fundacion para ninos y jovenes unidos por un mejor futuro inc.

187 wolf road, suite 101
albany, new york 12205

NYS Entity Status
ACTIVE

NYS Filing Date
APRIL 02, 2013

NYS DOS ID#
4382492

County
BRONX

Jurisdiction
NEW YORK

Registered Agent
NONE

NYS Entity Type
DOMESTIC NOT-FOR-PROFIT CORPORATION

Name History
2013 - FUNDACION PARA NINOS Y JOVENES UNIDOS POR UN MEJOR FUTURO INC.









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  • AROUND THE WEB

  • Food & Wine Magazine Will Leave New York for Alabama
    By STEPHANIE STROM - Friday Jun 23, 2017

    The move reflects a changing business in which traditional food magazines, and a Manhattan address, are less important.

    Source: NYT > Home Page
  • De Blasio wants lawmakers to go back to Albany to cut schools deal
    By Associated Press - Thursday Jun 22, 2017

    Mayor Bill de Blasio is demanding that state lawmakers return to Albany to extend his control over New York City schools before it expires June 30.The Democrat said on WNYC radio Thursday that...

    To view the full story, click the title link.

    Source: Crain&apso;s New York Business
  • Deal on mental health bill comes down to the wire in Albany
    By Jonathan LaMantia - Tuesday Jun 20, 2017

    State legislators this week will determine the future of the soon-to-expire Kendra's Law, which permits court-ordered community-based treatment for people with serious mental illnesses.The state...

    To view the full story, click the title link.

    Source: Crain&apso;s New York Business
  • The Big Business Of Police Tech
    By Alex Pasternack - Monday Jun 19, 2017

    Beyond Axon, myriad companies are changing the way police do business. Here’s a look.

    A flood of post-9/11 money and advances in computing have given rise to an arsenal of new tools for law enforcement. The emerging focus isn’t on weapons or armaments, but on data. Axon, the Arizona-based police giant that started by making Tasers, wants to use its body cameras as the front-end to an automated, cloud-based ecosystem for police evidence and analytics. It’s only the most attention-getting company among a range of firms big and small now competing for millions of dollars in public contracts by disrupting the way cops do business. The pitch: Upgrade how police respond to emergencies, conduct surveillance, manage data, and improve their communications—both with each other and the public.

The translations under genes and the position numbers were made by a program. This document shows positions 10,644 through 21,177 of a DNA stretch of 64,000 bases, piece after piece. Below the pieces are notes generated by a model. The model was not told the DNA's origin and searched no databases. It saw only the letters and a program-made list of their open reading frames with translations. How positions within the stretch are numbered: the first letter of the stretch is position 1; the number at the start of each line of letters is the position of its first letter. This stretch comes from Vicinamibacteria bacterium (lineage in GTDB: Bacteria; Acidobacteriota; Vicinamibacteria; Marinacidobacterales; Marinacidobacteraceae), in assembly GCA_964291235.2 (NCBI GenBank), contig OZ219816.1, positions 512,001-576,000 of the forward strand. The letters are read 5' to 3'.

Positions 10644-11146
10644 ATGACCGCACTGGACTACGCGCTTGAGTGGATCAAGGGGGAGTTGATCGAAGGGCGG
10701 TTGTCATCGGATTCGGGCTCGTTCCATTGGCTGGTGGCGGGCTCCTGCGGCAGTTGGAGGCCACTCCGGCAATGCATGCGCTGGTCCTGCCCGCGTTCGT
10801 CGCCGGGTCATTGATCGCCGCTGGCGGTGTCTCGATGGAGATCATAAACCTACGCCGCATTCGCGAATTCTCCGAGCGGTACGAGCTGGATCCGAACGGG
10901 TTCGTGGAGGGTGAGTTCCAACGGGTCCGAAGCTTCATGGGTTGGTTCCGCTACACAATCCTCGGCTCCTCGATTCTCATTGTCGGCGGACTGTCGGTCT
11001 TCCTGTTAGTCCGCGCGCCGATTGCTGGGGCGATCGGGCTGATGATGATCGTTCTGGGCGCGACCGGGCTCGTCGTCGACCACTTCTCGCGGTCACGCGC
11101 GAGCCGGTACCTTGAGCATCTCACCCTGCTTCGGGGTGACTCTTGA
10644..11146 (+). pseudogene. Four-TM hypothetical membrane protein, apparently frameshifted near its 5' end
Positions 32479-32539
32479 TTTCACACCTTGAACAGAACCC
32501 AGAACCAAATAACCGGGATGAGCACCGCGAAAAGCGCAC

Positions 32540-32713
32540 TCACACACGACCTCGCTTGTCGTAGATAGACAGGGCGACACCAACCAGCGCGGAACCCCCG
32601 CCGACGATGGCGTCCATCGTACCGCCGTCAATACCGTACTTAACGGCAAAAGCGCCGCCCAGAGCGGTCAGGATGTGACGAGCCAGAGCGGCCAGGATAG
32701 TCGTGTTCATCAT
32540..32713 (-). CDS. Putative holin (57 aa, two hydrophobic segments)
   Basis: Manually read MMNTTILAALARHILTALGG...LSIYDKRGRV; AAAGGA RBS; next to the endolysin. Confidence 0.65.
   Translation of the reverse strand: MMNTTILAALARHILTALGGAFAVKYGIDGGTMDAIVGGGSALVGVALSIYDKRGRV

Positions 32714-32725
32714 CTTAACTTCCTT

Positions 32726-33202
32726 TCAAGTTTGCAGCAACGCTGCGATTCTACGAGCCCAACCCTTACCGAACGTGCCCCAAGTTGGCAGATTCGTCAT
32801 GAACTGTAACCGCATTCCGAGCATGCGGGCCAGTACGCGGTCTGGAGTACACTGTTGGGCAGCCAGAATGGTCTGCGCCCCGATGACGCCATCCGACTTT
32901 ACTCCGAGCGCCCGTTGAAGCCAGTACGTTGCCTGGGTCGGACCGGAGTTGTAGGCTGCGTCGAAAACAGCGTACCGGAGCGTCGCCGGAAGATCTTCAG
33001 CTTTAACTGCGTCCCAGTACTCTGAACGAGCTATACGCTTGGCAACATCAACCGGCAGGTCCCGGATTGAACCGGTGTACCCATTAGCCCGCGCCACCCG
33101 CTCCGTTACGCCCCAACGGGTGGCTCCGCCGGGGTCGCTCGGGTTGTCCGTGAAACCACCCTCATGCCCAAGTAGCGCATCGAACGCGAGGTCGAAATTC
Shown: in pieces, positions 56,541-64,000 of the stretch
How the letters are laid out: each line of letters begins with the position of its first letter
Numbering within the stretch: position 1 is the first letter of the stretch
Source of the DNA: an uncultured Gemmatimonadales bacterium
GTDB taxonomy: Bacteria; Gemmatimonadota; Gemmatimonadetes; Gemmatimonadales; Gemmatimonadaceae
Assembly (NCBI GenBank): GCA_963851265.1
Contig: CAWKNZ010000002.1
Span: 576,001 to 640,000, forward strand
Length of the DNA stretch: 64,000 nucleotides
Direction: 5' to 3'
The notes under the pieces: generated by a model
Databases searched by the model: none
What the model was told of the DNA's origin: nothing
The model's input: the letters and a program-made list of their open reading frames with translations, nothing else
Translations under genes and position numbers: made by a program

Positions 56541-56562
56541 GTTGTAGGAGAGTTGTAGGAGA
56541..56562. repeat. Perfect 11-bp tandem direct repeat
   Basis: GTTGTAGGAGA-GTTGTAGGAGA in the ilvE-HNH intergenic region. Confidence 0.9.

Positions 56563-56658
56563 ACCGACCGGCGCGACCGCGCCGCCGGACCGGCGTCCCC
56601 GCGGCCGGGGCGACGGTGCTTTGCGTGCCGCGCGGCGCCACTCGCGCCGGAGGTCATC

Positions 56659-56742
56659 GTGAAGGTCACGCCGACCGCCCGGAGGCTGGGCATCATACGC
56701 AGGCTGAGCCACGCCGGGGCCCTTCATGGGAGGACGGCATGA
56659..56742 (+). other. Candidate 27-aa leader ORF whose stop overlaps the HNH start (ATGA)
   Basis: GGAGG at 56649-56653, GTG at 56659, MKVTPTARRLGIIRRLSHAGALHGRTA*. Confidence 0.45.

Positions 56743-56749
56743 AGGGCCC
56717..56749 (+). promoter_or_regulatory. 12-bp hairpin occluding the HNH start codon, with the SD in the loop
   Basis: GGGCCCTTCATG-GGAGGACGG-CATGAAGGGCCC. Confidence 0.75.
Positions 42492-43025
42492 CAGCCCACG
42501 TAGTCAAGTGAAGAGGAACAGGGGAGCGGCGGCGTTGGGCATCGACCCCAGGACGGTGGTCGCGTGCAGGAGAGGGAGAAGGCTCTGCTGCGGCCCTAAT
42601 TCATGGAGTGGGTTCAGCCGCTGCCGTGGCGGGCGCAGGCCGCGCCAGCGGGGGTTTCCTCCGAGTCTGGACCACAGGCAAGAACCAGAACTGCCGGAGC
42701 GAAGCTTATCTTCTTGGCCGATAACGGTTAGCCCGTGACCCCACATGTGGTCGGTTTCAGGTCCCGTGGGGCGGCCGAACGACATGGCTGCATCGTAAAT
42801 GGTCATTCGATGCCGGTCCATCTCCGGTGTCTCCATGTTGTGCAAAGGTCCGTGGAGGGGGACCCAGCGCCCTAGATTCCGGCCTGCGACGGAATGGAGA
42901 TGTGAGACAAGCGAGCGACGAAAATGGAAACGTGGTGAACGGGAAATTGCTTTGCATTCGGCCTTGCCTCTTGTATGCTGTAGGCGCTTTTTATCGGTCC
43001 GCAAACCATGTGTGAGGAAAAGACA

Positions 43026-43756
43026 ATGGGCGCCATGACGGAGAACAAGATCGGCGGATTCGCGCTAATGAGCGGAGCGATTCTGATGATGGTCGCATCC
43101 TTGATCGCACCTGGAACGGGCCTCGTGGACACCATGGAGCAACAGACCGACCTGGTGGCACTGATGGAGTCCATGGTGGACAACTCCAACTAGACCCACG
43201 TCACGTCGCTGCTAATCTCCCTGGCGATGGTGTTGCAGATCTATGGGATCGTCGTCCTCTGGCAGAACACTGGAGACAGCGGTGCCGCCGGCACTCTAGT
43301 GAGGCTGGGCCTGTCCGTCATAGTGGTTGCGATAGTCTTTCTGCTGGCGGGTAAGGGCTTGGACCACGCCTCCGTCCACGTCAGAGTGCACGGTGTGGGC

Read Full Story

    Source: Fast Company
  • Tax incentive to boost diversity in the TV business passes in Albany
    By Miriam Kreinin Souccar - Thursday Jun 22, 2017

    A bill to encourage diversity among TV writers and directors passed yesterday in both the New York state Senate and Assembly, as expected.The legislation sets up a $5 million incentive program to...

    To view the full story, click the title link.

    Source: Crain&apso;s New York Business
  • An Equity podcast shot: Unpacking the Amazon-Whole Foods deal
    By Alex Wilhelm - Saturday Jun 17, 2017

     We’ve got an Equity Shot for you, an irregular extra hit from the Equity podcast crew. Today the big news is the potential Amazon-Whole Foods deal, which has led to rampant media speculation, depressed grocery stocks around the nationĀ and allegations of intelligent corporate strategy. It’s the sort of day that forces you to sit back and re-cast your views of the technology world.… Read More

    Source: TechCrunch
  • Heresy, founded by ex-Stack Overflow Europe MD, wants to help sales teams close with better data
    By Steve O'Hear - Wednesday Jun 14, 2017

     Heresy, a startup co-founded by Dimitar Stanimiroff, who was previously MD Europe at Stack Overflow, is a new sales tool designed to increase collaboration between sales team members, and help them make better data-driven decisions, collectively and individually, and ultimately close more sales. Read More

    Source: TechCrunch
  • Kirk Douglas on Surviving a Childhood Home With Little Food and No Heat
    Tuesday Jun 20, 2017

    The award-winning actor, now 100, lived in poverty in Amsterdam, N.Y.; then a friendship led him to Hollywood

    Source: The Wall Street Journal: Lifestyle